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Because when you decrease the pressure, the volume increases, which means that the molar concentrations of the reactants and products decrease. Since the molar concentrations of gases and aqueous solutions are inversely related to volume, increasing the volume decreases the molar concentration of the gases and aqueous solutions. The side with more moles of gas and aqueous solutions will experience a greater decrease, which will shift the equilibrium toward the side towards it.
A decrease in pressure corresponds to a higher volume (as pressure and volume are inversely proportional according to the ideal gas law, PV=nRT). So the reaction side with more moles of GAS is favored, as the higher moles of gas can occupy the larger value to return the reaction to equilibrium.
In retrospect by decreasing pressure you are increasing volume since P and V are inversely related to each other. By increasing the volume you essentially have more space for gas to move about, therefore, favoring the side with more moles of gas.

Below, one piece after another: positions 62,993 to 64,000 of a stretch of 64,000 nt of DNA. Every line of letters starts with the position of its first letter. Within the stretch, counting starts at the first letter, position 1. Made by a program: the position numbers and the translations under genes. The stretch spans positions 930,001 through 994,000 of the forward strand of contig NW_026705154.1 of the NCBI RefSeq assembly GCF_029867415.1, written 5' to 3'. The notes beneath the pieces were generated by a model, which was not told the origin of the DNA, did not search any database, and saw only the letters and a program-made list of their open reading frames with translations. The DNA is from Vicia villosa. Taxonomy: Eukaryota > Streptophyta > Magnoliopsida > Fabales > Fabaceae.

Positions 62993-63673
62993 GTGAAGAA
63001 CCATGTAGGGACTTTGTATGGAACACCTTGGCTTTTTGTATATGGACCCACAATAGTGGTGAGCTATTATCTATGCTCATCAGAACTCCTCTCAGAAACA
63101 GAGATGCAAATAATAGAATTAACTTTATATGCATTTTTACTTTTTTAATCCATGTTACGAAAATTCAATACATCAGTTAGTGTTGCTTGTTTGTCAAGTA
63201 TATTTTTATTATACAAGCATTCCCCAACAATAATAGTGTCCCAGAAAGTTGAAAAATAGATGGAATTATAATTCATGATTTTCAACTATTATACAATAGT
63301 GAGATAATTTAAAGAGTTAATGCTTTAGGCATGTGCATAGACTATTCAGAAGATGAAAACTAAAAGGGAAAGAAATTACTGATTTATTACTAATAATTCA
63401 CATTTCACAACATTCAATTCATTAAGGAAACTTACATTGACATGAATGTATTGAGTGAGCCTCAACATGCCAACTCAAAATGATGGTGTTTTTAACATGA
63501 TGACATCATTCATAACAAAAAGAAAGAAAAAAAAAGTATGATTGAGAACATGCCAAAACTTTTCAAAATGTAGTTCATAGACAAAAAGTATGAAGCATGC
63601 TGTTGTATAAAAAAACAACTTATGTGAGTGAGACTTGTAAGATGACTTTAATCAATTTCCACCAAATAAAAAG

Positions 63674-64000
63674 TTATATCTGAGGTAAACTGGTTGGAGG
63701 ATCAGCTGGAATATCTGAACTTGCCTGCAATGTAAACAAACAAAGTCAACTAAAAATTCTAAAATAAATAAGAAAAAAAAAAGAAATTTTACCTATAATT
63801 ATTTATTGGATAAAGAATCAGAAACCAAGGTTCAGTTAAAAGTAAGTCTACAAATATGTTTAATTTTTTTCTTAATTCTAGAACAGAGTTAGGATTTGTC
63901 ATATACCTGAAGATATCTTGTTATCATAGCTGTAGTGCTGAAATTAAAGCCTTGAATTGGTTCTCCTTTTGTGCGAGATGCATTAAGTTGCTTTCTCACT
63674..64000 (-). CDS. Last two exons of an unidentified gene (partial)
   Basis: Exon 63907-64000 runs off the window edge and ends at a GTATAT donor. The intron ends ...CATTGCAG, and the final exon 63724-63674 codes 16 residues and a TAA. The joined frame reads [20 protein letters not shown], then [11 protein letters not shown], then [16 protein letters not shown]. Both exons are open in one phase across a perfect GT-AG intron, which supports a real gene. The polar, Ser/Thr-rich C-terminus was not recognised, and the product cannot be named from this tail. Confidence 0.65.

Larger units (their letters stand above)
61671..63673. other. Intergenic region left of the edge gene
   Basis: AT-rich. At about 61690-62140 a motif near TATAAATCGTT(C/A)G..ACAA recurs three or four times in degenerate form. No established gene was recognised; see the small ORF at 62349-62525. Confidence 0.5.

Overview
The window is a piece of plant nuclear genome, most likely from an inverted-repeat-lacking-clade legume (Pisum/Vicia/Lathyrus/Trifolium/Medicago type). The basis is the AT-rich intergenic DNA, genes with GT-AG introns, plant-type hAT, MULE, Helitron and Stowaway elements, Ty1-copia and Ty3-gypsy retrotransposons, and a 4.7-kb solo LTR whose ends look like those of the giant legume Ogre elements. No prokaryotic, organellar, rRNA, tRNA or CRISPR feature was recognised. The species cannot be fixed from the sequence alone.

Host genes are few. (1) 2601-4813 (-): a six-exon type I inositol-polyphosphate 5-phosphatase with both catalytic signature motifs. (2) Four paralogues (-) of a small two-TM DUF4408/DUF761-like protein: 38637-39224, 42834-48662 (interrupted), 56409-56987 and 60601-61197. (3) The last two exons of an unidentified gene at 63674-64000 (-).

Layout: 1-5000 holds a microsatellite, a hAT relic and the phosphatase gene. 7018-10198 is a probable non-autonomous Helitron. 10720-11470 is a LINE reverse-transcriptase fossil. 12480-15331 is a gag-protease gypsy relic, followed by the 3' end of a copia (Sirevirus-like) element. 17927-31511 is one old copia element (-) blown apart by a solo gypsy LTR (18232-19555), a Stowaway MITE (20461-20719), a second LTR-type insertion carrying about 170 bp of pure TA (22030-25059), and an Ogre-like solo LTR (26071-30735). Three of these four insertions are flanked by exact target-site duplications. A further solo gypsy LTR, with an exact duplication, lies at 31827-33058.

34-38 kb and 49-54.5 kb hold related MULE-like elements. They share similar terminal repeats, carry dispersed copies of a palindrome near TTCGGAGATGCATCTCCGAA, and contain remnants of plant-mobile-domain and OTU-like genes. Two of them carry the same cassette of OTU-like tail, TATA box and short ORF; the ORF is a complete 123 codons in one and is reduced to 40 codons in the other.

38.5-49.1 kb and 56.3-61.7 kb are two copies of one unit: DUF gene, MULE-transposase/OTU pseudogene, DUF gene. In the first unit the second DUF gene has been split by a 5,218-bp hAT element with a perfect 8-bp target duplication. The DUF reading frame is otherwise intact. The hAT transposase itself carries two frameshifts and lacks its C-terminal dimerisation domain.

To summarize, you can think of this in two ways: thinking about it in terms of concentration as Victoria Zheng--2F explained above, or the quicker way of gases occupying areas naturally as CameronDis2K and Natalie Benitez 1E have said. Whatever floats your boat!
We did an example in class with actual numbers to show how decreasing the volume, increased concentration (n/V) and made equilibrium shift to the side with fewer gas moles. You can use the same numbers to show how increasing the volume makes equilibrium shift to the side with more gas moles.
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